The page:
She agreed that PG & E’s plan is akin to a ski resort, which makes safety decisions for people using the chairlifts by measuring the wind in the parking lot.
“Three and a half miles, that’s not just in the parking lot,” said Sandoval. “This is in the village that is in the apartments facing the ski slope.”
When asked why the company kept the electricity on, spokesman Lynsey Paulo sent this statement in the weeks following the Zogg fire:
“On Sunday, September 27, 2020, at 2:40 p.m., the nearest PG&E weather stations at the intersection of Zogg Mine Road and Jenny Bird Lane recorded sustained winds of less than 15 mph and gusts of 23 to 28 km / h. H. Part of the PSPS criteria are sustained winds generally above 40 km / h and wind gusts above 45 km / h, depending on the location and the site-specific conditions such as temperature, terrain and local climate. “
These are not the conditions that the people of the hills remember from that day.
“When I woke up on Sunday morning it was very windy,” Zach McLeod told us weeks after his wife and daughter died in the fire. “I would say probably 35, 40 mph winches.”
“If you speak to anyone in this area, everyone expected the power to turn off that day,” said attorney Mark Potter, who represents the McLeod family. “They planned to turn off the electricity that day.”
PG&E spending priorities
PG&E resumed political donations from its corporate checkbook in 2020, despite U.S. District Judge William Alsup stated that security is a more important use of corporate funds.
After PG&E pleaded guilty to 84 manslaughter over the beginning of the 2018 bonfire that destroyed the town of Paradise, the company gave $ 1.2 million to a mix of lawmakers, electoral groups and other political campaign groups.
Based on the published retail price of the PG&E wind monitor installed downhill from the Zogg Fire (the high-performance model is $ 1,200), the company could have bought 1,000 wind speed sensors instead of making those donations.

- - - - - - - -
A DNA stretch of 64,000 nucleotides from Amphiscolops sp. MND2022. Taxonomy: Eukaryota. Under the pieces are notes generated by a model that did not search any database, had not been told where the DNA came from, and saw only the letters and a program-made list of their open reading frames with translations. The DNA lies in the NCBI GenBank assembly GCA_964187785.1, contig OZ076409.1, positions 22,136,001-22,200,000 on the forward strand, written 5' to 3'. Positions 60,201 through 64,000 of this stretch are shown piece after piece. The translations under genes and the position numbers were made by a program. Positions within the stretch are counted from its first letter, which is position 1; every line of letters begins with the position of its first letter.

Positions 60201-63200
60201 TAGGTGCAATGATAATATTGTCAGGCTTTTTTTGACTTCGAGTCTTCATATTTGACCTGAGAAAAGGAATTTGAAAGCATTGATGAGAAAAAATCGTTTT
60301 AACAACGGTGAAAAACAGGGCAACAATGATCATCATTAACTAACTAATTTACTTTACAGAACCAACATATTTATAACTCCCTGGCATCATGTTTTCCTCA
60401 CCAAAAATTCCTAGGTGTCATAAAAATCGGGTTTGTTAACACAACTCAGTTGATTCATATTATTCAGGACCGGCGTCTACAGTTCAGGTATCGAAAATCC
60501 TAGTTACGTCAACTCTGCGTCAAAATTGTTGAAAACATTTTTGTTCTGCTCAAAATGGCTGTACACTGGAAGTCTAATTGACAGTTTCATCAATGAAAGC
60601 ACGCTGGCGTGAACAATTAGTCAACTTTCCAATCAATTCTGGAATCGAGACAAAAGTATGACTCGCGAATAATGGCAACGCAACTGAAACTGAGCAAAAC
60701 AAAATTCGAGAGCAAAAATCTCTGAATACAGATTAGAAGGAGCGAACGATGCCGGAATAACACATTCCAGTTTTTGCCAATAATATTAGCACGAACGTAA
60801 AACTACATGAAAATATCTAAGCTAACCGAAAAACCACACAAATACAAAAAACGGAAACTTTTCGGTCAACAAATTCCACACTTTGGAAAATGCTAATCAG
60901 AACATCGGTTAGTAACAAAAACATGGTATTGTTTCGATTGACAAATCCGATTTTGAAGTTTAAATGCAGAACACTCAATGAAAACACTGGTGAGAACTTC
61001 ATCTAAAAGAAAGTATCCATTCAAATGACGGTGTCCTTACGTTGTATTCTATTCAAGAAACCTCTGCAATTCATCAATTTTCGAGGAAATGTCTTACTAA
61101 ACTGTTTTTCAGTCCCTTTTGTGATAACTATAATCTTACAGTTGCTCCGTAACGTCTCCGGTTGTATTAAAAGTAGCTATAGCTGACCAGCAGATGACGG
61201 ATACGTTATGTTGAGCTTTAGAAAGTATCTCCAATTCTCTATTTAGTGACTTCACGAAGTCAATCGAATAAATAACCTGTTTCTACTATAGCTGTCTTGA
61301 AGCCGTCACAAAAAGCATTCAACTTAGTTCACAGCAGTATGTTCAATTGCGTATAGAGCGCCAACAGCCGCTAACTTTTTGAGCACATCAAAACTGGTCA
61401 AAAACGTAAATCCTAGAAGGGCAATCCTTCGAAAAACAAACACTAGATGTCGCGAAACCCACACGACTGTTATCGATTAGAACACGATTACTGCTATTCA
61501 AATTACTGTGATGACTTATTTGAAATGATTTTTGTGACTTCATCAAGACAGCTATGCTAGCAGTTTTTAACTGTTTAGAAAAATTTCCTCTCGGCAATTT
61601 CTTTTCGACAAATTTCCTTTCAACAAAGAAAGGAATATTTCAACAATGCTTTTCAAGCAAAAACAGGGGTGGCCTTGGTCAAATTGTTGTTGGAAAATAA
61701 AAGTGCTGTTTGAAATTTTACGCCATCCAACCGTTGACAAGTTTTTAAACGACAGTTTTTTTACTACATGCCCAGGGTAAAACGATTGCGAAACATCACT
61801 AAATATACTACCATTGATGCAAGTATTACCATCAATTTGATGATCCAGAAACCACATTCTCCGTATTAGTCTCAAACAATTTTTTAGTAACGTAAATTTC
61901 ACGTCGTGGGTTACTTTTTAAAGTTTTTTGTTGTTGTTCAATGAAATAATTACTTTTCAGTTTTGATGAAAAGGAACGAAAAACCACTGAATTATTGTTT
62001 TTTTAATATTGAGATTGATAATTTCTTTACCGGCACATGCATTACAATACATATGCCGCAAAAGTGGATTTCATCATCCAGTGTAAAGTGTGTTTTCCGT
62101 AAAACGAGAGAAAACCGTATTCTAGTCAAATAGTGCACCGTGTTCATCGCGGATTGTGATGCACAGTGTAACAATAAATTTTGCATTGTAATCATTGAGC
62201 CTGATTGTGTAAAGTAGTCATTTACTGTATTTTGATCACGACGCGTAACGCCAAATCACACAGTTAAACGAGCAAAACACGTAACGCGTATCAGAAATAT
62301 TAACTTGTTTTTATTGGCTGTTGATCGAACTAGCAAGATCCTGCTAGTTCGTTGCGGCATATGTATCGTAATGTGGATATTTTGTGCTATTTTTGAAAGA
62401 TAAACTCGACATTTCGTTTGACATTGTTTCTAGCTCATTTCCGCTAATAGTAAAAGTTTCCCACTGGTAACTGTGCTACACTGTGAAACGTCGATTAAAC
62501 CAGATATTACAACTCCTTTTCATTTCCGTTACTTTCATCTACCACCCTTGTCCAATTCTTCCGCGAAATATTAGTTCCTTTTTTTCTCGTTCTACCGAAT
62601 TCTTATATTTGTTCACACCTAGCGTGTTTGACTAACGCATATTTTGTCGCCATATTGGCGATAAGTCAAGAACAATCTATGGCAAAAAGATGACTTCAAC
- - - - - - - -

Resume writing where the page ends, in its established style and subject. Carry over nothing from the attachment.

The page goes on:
PG&E could have bought 377,500 of the monitors with the amount of money it wanted to pay as executive and employee bonuses in its recently closed bankruptcy process.
Alsup has not banned PG&E from making political donations or paying bonuses, but has harassed the company through both.
Taking the move to ban PG&E from paying shareholder dividends, the judge argued that in the decades leading up to the forest fires, the company took billions in profit that should instead have been spent on cutting down trees and improving maintenance .
Unless he tries to start PG&E parole over, the company will end parole in January 2022. At that point, Alsup’s responsibility for the company would expire.
Zach McLeod urged Judge Alsup to get PG&E shutdowns under control and do whatever is necessary to prevent more people from dying in preventable fires.
“I think that could definitely have been avoided, all of this could have been avoided,” said McLeod. “Nobody had to lose anyone.”
PG&E admitted to Alsup that the tree suspected of hitting its power line and starting the Zogg Fire “may have been identified (but not removed) for removal”.
The judge is trying to find out if PG&E contractors applied spray paint to the tree trunk to identify trees that need to be felled or felled.
PG&E also admitted to Judge Alsup that when it makes shutdown decisions for every square in its grid, it does not consider whether it has done the work of trimming and felling dangerous trees near power lines.
Alsup set a court date on Wednesday and planned to order the company to include pruning work in its decision-making process for shutting down power to the grid cells in its shutdown plan.
The company did not admit to starting the Zogg fire, but did spend weeks collecting evidence that was left after CAL FIRE released the crime scene.
PG&E even brought a helicopter to haul away entire utility poles and the remaining parts of the tree that were suspected of hitting its line.
“As someone who lives in the PG&E field, I want them to do a better job. I don’t want to stay up all night because I’m scared for myself and my community in strong winds, ”said Sandoval. “I’m afraid I understand the danger better than many of the people who work for PG&E.”